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Class XI

Structure of atom

Content

• Sub atomic particles


• Ruther ford’s atomic Model
• Black body radiations
• Plank’s quantum theory
• Photoelectric effect
• Bohr’s atomic model
• De-Broglie’s equation
• Heisenberg’s uncertainty principle
• Quantum number
• The first atomic theory was proposed by John Dalton on the basis of the law of
conservation of mass and law of definite proportions. He regarded the atom as the
ultimate particle of matter.
• J.J Thomson discovered electron and he calculated charge to mass ratio for electron
(e/m = 1.76 x 1011 C kg-1). The e/m ratio is also called specific charge and was found to
be independent of the nature of gas and electrode used.
• Thomson also proposed atomic model in which he assumed the atom possesses a
spherical shape radius approximately (10–10 m) in which the positive charge is uniformly
distributed. This model is also known as raisin pudding model. It explained the stability
and electrical neutrality of atom.
• Goldstein discovered anode (or positive or canal) rays. The specific charge of anode
rays was found to vary with nature of gas. If H2 is used, then these positively charged
particles are called protons.
Ruther ford’s Atomic model
• While bombarding the gold foil with high speed, α particles, Ruther ford noticed that
i. Most of the α particles passed without any deflection
ii. Some of the α particles were deflected from its path.
iii. A very few α-particle (∼1 in 20,000) bounced back, i.e., were deflected by nearly
1800.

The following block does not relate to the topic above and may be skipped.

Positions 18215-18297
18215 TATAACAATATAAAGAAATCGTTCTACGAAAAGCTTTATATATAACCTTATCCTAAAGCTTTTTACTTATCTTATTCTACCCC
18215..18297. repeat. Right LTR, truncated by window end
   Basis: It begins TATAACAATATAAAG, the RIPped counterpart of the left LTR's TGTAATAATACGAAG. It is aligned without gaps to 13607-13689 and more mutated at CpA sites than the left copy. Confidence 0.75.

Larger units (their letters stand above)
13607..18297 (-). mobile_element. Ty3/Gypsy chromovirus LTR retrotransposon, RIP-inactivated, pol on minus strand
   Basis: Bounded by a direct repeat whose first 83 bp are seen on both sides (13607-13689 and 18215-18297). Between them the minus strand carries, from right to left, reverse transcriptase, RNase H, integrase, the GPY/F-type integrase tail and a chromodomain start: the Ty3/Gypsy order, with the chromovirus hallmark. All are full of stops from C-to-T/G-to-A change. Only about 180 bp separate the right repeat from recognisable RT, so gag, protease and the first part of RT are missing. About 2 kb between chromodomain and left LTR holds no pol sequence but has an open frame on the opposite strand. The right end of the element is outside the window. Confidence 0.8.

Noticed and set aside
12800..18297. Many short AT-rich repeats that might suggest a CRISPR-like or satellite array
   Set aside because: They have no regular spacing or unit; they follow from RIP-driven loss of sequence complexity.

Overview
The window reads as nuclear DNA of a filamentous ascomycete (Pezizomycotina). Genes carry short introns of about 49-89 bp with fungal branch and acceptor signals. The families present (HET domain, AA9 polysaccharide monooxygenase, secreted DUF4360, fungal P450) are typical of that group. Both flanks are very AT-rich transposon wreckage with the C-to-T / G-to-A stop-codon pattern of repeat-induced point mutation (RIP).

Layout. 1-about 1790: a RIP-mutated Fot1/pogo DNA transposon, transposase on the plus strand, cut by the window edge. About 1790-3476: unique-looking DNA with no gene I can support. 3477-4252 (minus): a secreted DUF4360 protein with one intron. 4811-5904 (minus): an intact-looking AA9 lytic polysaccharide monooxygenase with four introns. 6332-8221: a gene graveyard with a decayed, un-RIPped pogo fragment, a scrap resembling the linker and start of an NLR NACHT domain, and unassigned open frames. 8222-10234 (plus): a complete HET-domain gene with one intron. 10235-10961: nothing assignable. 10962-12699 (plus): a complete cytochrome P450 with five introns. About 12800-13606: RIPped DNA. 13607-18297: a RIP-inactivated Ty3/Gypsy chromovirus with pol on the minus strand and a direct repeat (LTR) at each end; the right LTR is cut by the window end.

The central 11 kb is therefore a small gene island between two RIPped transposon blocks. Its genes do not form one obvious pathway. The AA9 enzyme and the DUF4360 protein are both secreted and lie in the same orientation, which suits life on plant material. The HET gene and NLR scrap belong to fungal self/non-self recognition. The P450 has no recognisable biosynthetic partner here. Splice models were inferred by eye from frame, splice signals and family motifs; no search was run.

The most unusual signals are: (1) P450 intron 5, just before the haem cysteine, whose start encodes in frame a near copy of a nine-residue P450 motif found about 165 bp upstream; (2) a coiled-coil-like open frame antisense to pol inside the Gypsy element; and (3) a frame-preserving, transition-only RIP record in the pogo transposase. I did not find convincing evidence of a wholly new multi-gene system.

• On the basis of the observations Rutherford drew the following conclusions regarding
the structure of atom:
i. Most of the space in atom is empty.
ii. The presence of positively charged nucleus at the centre, with all its protons.
iii. Electrons are present in the extra nuclear part of atom that moves around the
nucleus with high speed in circular orbits.
iv. Electrons and nucleus are held together by electrostatic force of attraction.
• The ideal body, which emits and absorbs all frequencies is called a black body and the
radiation emitted by this body are called black body radiations. The exact frequency
distribution of emitted radiations from a black body depends upon its temperature.
• According to Planck’s quantum theory, the energy is emitted or absorbed only in
descrete units or packets of energy called photon (or quantum). The energy of one
photon is given by:-
E = hv
Where v = frequency and h = Planck’s constant
hc
or E=
λ
Where h = Planck’s constant and has the value 6.626 x 10-34 js

• Electrons come out as soon as a beam of light falls on the surface of the metal if the
frequency of incident light is greater than threshold frequency.
hν = hνo + K.E
Concept of Photon:
A particle travelling with the speed of light must be mass less (rest mass, mo = 0) or its effective
mass during motion will be infinite.
mo
m=
1 − v 2 /c 2
Note : Photoelectric effect explains the particles nature of light. But light has both wave and
particles properties i.e. it has dual nature.
Bohr’s Atomic Model:
• Bohr’s model was given in order to remove the drawbacks of Ruther ford’s model. The
main postulate of the Bohr’s theory are:-
i. The electron in the hydrogen atom can move around the nucleus in a circular path of
fixed radius and energy. These paths are called orbits.
ii. As long as electron stays in the same orbit, it does not radiate energy.
The emission or absorption of energy takes place only when the electron jumps from
one energy level to another. This takes place in the form of photons.
∆E = E2 - E1 = hv
iii. The angular momentum of electron in closed cell is quantized.
nh
= mvr

• According to Bohr’s theory of hydrogen atom
I. The stationary states for electron are given as n = 1, 2, 3. these integral numbers are
known as principal quantum numbers.
th
II. Expressions for radius, energy and velocity of electron moving in n orbit of hydrogen
atom (or hydrogen like species).
 h2  n2
1. r = n2  2  = 0.529 × Å
 4π m(Ze / 4πε0 )
2
Z
1  2π2m(Ze 2 / 4πε 0 ) 
2
Z2
2. E = − 2   = – 21.8 × 10 –12
× erg per atom
n  h2  n2
Z2 Z2
= – 13.6 × 2 eV per atom = – 313.6 × 2 Kcal per mol
n n
2π(Ze2 / 4πε0 ) Z
3. ν = = 2.18 × 108 × cm/sec.
nh n